Several months have passed since the General Data Protection Regulation (GDPR) has been implemented and you probably already know what it is. But, how is your company doing regarding it? What does the GDPR really represent?
GDPR redefines how data should be collected, stored and shared across every sector, from healthcare to banking and beyond, protecting your privacy in a world of expressive technology development. GDPR harmonized the rules for the protection of personal data within the EU. Thanks to it, personal data in all EU countries is processed under the same conditions and the Regulation applies not only to entities based in the EU but also to non-EU data controllers, such as Google or Facebook
But, what do you REALLY need to know about the GDPR? Here is our practical guide with 5 key essential points:
1. What is personal data?
The question might seem trivial, but are you sure you know the answer? It is obvious that the first and last names are personal data – no doubt. But do you know that an email address may be personal data as well, or IP number, or even a photo? Did you consider that a company fan page on Facebook may involve data processing? Or that the processing of data occurs if you profile users of a website?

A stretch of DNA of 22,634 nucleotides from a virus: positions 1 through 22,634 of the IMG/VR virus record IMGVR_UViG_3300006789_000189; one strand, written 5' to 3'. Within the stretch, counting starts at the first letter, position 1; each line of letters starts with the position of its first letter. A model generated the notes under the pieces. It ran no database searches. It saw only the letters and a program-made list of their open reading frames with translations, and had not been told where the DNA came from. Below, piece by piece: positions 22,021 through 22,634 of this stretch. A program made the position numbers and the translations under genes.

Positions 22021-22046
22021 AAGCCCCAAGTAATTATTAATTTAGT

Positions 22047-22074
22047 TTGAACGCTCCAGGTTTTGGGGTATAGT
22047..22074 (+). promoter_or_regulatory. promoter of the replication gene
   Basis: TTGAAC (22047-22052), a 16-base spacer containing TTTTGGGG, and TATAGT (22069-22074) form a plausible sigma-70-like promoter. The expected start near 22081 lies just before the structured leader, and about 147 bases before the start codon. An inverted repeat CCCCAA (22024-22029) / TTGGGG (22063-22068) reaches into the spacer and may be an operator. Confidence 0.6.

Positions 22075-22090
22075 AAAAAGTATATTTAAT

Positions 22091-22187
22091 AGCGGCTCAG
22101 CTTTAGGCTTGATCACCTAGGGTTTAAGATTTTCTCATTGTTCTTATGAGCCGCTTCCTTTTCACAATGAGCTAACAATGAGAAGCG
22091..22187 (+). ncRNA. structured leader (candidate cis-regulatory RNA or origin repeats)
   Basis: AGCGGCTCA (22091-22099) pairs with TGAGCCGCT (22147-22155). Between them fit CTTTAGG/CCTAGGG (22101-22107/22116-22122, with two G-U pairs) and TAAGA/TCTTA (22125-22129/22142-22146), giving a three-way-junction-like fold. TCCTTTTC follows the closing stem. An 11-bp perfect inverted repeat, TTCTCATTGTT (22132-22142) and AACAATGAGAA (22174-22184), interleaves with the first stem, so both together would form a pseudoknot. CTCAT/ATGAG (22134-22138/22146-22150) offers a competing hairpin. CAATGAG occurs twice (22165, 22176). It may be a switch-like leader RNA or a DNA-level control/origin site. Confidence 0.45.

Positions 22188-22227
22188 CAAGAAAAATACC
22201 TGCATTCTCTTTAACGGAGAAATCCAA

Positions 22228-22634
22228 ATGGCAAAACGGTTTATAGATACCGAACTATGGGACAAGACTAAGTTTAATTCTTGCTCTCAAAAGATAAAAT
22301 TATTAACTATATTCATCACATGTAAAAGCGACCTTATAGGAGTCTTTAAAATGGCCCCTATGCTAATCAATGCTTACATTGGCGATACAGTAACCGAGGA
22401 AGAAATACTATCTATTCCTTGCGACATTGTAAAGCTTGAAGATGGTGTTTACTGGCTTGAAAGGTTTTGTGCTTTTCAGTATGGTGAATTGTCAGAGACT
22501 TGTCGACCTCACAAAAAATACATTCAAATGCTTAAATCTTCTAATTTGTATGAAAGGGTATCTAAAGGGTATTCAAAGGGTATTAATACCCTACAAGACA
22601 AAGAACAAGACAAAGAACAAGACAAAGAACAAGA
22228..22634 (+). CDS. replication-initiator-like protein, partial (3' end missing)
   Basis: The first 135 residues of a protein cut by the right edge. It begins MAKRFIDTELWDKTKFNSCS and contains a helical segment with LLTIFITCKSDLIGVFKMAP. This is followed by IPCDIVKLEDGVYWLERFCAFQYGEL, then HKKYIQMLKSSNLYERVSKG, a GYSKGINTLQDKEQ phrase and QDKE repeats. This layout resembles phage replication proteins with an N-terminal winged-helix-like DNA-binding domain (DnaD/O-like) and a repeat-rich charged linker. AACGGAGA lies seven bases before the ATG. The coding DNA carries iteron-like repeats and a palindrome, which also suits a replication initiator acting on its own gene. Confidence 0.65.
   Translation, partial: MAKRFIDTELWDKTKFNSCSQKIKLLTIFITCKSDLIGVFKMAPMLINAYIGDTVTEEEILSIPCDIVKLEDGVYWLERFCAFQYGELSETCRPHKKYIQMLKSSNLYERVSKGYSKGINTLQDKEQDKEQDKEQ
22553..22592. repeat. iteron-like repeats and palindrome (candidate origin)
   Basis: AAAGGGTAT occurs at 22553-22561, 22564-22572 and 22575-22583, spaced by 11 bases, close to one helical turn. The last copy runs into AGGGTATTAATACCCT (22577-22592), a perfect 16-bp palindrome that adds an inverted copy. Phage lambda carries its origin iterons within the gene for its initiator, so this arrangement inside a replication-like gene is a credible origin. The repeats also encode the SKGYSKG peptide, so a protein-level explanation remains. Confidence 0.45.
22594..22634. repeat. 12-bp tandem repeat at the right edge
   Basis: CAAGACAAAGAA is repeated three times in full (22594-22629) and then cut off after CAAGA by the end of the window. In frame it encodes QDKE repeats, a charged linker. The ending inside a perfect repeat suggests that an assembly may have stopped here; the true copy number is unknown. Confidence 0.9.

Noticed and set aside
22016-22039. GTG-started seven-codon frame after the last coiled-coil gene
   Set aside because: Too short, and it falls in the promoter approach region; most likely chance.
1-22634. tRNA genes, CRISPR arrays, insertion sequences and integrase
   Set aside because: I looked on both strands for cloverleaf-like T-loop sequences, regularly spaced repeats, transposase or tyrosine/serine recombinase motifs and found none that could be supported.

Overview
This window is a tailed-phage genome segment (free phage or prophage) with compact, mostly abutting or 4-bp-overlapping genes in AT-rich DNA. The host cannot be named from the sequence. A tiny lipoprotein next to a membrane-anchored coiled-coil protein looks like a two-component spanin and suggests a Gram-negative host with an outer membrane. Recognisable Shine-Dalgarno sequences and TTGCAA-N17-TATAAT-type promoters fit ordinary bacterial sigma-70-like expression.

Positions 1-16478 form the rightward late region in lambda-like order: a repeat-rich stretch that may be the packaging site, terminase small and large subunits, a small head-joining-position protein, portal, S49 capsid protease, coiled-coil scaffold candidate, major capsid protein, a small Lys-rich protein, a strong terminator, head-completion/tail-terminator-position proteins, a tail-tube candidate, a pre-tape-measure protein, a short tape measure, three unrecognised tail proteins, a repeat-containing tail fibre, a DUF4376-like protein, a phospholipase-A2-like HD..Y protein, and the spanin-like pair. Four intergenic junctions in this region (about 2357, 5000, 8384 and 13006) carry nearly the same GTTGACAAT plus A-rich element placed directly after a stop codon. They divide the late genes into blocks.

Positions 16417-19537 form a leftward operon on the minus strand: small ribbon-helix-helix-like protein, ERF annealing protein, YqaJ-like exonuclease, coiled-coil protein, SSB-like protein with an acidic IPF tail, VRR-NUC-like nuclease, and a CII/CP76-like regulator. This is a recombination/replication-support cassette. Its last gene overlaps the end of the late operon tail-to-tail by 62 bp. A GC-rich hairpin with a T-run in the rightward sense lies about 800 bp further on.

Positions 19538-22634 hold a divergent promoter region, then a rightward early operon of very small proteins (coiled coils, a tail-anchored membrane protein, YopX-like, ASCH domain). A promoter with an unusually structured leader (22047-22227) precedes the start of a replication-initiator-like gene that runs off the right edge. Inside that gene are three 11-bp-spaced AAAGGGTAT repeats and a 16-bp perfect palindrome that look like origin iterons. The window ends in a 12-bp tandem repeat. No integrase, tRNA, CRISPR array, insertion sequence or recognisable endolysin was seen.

GDPR defines personal data very broadly – as “any information relating to an identified or identifiable natural person (“data subject”)”. That means that the person “can be directly or indirectly identified, in particular by reference to an identifier such as a name, an identification number, location data, online identifier or one or more specific factors specific to physical, physiological, genetic, mental, economic, cultural or social identity of a natural person”.
2. Who is the regulation applicable to and what does “processing” mean?